Scientists have detected a set of gargantuan black holes that are likely the most massive ever discovered in the universe.
The “ultramassive” black holes are located up to 3.5 billion light years from Earth. They were spotted using data captured by NASA’s Chandra X-ray telescope, a space observatory that has greatly advanced the field of X-ray astronomy.
To make their findings, astrophysicists from the University of Montreal and the Institute of Space Sciences (ISS) in Spain examined 72 galaxies in the middle of some of the universe’s most massive and brightest galaxy clusters. At the center of each of these galaxies—like virtually every other galaxy—lies a supermassive black hole, an area of space with an exceptionally high gravitational field.
The astrophysicists determined the mass of the black holes by analyzing radio waves and X-ray emissions that were picked up by Chandra. They found that more than half of these black holes were 10 billion times more massive than the Sun, a figure that is 10 times greater than what the astrophysicists first predicted. This measurement qualifies them to be described as ultramassive.
"We have discovered black holes that are far larger and way more massive than anticipated," Mar Mezcua from the ISS said in a statement.
Many of the black holes were found to be growing at a faster rate than the stars in their host galaxies. That finding contradicts years of evidence suggesting that these growth rates should be roughly similar. The new findings are described in a study published in the Monthly Notices of the Royal Astronomical Society.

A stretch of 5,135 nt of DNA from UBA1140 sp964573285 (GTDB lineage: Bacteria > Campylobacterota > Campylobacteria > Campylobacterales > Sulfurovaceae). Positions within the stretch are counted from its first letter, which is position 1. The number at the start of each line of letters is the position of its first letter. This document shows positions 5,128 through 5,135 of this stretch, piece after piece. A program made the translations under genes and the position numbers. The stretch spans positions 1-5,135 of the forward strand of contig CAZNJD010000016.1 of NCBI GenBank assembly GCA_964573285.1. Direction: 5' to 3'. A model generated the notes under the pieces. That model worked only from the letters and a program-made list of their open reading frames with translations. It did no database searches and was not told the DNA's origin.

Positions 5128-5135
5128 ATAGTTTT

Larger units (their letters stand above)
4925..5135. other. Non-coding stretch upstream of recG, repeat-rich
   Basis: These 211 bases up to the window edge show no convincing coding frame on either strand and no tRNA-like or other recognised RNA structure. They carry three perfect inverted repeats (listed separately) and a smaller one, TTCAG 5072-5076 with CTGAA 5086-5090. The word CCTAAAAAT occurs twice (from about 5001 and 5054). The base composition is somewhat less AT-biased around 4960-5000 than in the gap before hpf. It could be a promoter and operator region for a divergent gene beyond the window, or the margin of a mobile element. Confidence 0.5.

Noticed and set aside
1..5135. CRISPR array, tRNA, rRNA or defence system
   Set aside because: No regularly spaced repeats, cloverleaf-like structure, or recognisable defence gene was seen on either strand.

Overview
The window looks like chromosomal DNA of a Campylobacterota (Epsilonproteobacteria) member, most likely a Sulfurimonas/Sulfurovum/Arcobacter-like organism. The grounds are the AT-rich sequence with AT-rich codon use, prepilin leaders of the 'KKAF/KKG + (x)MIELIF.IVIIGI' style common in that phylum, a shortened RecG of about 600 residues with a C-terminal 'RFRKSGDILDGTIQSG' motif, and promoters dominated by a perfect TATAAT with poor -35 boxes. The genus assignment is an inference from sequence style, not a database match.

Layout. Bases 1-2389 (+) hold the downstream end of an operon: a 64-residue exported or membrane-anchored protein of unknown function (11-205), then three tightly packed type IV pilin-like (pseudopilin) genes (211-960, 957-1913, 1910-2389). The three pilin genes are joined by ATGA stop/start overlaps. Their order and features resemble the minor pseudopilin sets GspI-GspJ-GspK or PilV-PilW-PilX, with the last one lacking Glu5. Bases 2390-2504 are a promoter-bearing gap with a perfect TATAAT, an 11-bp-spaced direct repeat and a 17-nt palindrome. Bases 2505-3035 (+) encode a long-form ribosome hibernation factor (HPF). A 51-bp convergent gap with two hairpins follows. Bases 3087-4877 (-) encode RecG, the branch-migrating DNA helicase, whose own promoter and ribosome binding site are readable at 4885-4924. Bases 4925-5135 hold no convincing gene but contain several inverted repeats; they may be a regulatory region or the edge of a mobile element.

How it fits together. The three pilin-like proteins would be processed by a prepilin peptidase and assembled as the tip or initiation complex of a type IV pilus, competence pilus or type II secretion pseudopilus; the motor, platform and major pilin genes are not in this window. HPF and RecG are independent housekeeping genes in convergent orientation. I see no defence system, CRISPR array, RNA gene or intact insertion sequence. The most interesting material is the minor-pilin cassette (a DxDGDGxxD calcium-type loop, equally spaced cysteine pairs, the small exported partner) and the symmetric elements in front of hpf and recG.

The researchers note that such stunning findings are somewhat par for the course for these regions of space. "We do know that black holes are extraordinary phenomena," added Julie Hlavacek-Larrondo, an astrophysicist at the University of Montreal, "so it's no surprise that the most extreme specimens defy the rules that we have established up until now."
Black holes of such extreme masses are some of the most powerful objects in the universe, exerting a huge influence on the surrounding region of space. But exactly why the ones identified in the new study are so large remains unexplained. "Are they so big because they had a head start or because certain ideal conditions allowed them to grow more rapidly over billions of years?" Mezcua said in the statement. "For the moment, there is no way for us to know."
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